Part of fast-tracking your growth as a musician is playing more live shows. When you are first getting started, every show is exciting and nerve-wracking at the same time. Your senses are overloaded.
However, it is human nature to desire more. At a certain point, merely playing a show won’t mean much to you. You’re going to want to begin to engage your audience and make your performances count.
If you want to put on a great live show, here are five important steps to follow.
Don’t just play; anybody can master the technical aspect of playing a song. Learn to entertain the audience through your stage presence, your banter, and other visual and multimedia elements.
Put some emotion behind your playing. Bring your personality to the songs and the performance. Think about the five senses: sound, sight, touch, smell and taste. How can you stimulate all of these senses?
2. Exhibit Passion
Regardless of the situation, if you don’t want to be there, it will show. If you are truly passionate about your music, don’t be afraid to let it out. Let the excitement and thrill of playing light your fire.
Watching and listening to a musician that doesn’t have a passion for what they are doing is like listening to a monotone professor that’s just there to do his or her job. Your audience will care when it’s obvious that you care.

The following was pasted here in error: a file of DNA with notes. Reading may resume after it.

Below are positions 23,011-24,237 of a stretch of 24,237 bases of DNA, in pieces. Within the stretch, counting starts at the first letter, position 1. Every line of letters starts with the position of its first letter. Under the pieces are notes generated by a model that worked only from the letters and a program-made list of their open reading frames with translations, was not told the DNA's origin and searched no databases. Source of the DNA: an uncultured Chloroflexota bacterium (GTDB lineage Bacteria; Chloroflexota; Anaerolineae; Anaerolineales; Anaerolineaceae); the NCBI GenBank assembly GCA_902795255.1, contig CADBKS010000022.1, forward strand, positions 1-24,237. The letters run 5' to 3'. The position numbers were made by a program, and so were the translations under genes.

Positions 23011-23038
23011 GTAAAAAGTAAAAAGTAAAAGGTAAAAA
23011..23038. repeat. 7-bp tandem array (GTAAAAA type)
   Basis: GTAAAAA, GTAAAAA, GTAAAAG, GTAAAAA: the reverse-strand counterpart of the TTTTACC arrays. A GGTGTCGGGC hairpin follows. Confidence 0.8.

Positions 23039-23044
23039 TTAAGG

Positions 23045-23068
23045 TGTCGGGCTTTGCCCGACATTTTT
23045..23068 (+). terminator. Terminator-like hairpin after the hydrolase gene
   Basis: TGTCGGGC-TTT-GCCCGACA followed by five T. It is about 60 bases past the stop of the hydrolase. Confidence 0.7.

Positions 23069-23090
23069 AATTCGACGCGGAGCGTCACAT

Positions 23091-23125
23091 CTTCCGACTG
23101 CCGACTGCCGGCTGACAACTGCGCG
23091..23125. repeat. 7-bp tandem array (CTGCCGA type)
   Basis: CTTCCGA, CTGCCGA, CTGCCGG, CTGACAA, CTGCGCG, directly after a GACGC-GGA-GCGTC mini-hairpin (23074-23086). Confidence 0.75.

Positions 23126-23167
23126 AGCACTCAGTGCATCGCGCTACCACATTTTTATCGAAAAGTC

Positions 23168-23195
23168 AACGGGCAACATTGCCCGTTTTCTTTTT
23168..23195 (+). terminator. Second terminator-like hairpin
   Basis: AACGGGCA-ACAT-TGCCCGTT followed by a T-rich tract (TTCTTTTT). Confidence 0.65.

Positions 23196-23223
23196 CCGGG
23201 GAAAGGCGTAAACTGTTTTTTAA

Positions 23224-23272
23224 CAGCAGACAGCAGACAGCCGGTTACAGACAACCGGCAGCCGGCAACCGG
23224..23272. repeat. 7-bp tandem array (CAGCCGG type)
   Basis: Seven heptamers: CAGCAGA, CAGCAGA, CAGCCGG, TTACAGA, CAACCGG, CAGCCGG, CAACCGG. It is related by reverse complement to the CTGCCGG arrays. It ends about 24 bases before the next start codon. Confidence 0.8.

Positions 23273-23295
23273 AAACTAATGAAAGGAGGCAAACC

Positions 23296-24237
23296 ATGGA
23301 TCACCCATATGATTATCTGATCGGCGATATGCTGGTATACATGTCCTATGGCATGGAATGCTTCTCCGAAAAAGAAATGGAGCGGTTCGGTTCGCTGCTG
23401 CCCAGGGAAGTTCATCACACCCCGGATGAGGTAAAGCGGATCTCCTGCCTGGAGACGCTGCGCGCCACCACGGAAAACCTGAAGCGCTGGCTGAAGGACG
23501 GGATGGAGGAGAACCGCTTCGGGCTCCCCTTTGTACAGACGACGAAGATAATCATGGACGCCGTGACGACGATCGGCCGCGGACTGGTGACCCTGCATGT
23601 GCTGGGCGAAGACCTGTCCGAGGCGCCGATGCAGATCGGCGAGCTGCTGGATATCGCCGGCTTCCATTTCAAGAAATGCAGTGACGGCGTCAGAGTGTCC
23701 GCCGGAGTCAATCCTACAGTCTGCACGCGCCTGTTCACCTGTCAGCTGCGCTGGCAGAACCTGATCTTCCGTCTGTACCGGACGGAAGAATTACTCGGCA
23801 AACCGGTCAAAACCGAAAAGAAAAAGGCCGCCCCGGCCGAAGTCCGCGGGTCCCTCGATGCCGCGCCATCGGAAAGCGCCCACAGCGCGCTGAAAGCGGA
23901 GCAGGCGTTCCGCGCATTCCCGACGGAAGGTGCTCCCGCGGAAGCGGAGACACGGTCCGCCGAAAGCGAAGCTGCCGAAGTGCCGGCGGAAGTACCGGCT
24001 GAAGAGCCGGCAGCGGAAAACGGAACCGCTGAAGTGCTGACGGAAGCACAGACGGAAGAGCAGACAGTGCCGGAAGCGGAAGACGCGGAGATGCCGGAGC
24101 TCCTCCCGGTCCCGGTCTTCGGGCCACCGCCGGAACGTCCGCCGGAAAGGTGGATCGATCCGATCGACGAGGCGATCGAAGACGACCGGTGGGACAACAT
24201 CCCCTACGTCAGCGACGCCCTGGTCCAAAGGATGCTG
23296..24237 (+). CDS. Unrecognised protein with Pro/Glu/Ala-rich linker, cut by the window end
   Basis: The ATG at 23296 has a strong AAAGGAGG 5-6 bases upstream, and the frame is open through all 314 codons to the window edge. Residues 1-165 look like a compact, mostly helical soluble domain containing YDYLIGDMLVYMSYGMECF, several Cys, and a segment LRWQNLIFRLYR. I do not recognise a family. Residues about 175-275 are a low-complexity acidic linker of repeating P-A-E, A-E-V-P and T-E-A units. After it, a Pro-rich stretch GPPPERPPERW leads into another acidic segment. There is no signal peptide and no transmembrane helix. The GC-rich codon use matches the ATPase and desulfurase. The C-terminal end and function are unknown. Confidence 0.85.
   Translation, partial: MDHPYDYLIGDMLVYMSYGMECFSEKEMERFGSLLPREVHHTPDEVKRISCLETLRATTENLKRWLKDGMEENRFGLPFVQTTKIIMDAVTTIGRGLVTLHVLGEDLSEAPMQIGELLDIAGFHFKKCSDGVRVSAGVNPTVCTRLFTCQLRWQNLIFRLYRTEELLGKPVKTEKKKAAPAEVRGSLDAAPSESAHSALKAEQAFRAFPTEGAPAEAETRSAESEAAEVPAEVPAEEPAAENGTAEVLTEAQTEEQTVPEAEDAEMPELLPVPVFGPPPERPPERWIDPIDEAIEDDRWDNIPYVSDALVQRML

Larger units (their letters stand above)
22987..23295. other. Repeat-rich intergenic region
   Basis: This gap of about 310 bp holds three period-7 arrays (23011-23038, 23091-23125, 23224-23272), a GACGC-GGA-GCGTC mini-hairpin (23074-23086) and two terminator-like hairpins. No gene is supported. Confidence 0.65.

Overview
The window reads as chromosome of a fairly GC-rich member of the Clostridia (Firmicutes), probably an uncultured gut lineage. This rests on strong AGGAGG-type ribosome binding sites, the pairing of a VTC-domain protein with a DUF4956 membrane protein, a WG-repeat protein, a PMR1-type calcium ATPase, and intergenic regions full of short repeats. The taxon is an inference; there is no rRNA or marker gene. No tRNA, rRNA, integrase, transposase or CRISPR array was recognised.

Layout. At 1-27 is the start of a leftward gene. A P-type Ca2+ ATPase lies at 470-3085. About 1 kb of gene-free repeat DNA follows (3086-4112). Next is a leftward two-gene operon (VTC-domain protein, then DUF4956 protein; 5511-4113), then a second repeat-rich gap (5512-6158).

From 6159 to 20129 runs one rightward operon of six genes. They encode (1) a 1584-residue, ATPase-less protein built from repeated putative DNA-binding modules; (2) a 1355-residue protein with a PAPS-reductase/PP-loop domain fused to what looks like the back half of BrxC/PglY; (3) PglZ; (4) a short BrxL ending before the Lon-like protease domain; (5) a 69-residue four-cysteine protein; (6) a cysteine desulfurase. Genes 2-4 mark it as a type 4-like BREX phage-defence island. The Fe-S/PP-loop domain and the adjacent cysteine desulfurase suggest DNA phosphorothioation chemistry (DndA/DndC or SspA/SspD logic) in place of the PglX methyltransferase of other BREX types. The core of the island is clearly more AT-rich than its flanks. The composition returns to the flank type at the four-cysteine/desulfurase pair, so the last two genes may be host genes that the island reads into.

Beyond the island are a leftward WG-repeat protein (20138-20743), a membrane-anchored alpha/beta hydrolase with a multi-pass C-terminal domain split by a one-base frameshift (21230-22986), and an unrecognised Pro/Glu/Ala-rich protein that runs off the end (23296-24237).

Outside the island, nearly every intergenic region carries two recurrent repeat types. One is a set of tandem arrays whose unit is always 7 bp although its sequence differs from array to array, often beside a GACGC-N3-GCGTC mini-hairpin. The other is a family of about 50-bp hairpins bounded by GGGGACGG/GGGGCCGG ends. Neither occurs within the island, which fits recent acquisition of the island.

It’s important to remember that your audience is there for you. In some cases, you will be playing to people that just happened to be at the venue, but in most cases, the people in attendance have intentionally gathered to be a part of your concert experience.
Make your shows about your fans. If you want your concerts to be great, you need to make them feel great. Get your fans involved in your show. Talk with them. Make funny comments and observations. Give them something to remember.
4. Optimize Your Sound
Even the best performance is going to be lost on your audience if your sound is not configured properly. You have to remember that how things sound on stage will differ from how they sound in the audience. At times, you may have to compromise your stage sound in order to get the optimal venue sound.
Don’t forget; this is about the fans and how you make them feel. Even if you think your guitar isn’t too loud, if someone sitting in the audience feel that it is, you may be diminishing their experience. You can’t be everything to everyone, but try to get a balanced perspective from people you trust.
5. Hone Your Image
An important aspect of playing music is representing it properly. When you are first getting started as a performer, you may not know how your image (or lack thereof) is affecting your overall presentation. Over time, however, you can work on this aspect of your performance and improve upon it.
This isn’t necessarily complicated. Just look at someone like Bryan Adams; he often performs in a black or white T-shirt and a pair of jeans. The great part about this simple attire is that the instruments he uses really stand out. However, you will have to adapt depending on the style of music that you play and what you personally stand for. Don’t be afraid of alienating some people.